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 Post subject: Re:
PostPosted: Mon Oct 19, 2020 6:46 pm 
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I assume they are flat dropouts, but as thick all over as the thickest part of a Campag dropout? ie they are 7mm thick rather than the 1/8th of an inch or whatever of the plate dropouts of yore..


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 Post subject: Re: Re:
PostPosted: Mon Oct 19, 2020 7:35 pm 
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torqueless wrote:
Quote:

Btw, your Andy Powell is interesting in this respect because to my eyes it suffers (aesthetically) from unbalanced clearances and perhaps not unconnected- the front brake drop is greater than the rear. Are you sure they are the original forks? Or is there a rationale for building a frame this way that I am unaware of?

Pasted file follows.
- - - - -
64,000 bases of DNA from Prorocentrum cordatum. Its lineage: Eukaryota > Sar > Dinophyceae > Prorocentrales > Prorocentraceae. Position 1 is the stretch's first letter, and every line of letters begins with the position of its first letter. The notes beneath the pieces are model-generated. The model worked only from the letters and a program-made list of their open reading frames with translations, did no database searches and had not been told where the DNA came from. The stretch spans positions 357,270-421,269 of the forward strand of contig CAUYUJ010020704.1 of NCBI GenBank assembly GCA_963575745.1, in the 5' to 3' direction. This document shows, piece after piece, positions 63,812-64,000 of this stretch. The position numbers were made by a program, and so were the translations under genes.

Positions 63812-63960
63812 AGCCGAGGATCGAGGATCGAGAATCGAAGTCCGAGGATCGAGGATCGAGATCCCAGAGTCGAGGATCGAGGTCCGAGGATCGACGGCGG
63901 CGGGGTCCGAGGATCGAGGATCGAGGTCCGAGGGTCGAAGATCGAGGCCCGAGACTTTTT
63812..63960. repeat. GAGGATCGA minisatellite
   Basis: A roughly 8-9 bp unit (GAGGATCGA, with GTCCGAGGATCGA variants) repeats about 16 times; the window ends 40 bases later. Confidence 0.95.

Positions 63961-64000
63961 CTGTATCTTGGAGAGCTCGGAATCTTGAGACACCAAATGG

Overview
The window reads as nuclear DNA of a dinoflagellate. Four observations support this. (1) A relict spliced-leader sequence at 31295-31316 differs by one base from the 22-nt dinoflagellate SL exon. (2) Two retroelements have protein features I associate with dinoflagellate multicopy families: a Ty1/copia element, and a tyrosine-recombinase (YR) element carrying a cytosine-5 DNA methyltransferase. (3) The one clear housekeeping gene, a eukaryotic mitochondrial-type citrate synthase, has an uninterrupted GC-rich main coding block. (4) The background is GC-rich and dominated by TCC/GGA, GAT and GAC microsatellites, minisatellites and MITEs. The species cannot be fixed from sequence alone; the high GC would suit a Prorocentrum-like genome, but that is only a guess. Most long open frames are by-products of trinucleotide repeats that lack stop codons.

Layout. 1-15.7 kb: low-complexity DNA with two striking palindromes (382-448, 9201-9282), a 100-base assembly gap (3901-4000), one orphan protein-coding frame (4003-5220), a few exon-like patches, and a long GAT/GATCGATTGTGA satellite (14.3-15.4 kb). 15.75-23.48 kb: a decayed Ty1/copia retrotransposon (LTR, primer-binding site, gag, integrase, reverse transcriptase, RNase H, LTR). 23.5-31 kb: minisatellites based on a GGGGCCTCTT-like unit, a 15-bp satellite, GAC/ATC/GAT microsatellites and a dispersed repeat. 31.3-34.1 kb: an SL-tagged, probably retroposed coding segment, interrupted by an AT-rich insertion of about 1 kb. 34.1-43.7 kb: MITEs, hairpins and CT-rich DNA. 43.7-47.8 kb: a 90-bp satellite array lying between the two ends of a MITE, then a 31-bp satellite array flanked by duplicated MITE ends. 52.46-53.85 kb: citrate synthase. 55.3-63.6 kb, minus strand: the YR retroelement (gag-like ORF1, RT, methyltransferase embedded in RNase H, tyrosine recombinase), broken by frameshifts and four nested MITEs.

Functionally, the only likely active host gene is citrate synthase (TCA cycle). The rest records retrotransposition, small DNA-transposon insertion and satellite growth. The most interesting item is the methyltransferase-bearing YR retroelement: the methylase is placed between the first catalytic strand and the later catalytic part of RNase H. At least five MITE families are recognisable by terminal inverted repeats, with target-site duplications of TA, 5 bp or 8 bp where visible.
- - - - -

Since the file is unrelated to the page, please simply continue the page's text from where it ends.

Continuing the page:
Well spotted; that’s what’s behind my query: I thought the forks had been changed but it doesn’t add up with the history, and it rides very well.

So ... say you need a tall frame with a short TT: that will give you an ungainly head tube length. Then you want trail to be right to give quick steering, so you curve the forks to move the axle forward, which pulls the rim away from fork crown = bigger drop.

You could rectify this with a longer head tube that sticks down to meet the fork crown, in a reverse Freuler sort of way, or live with a bit of brake drop .... which is probably the one variable that has absolutely no effect on handling.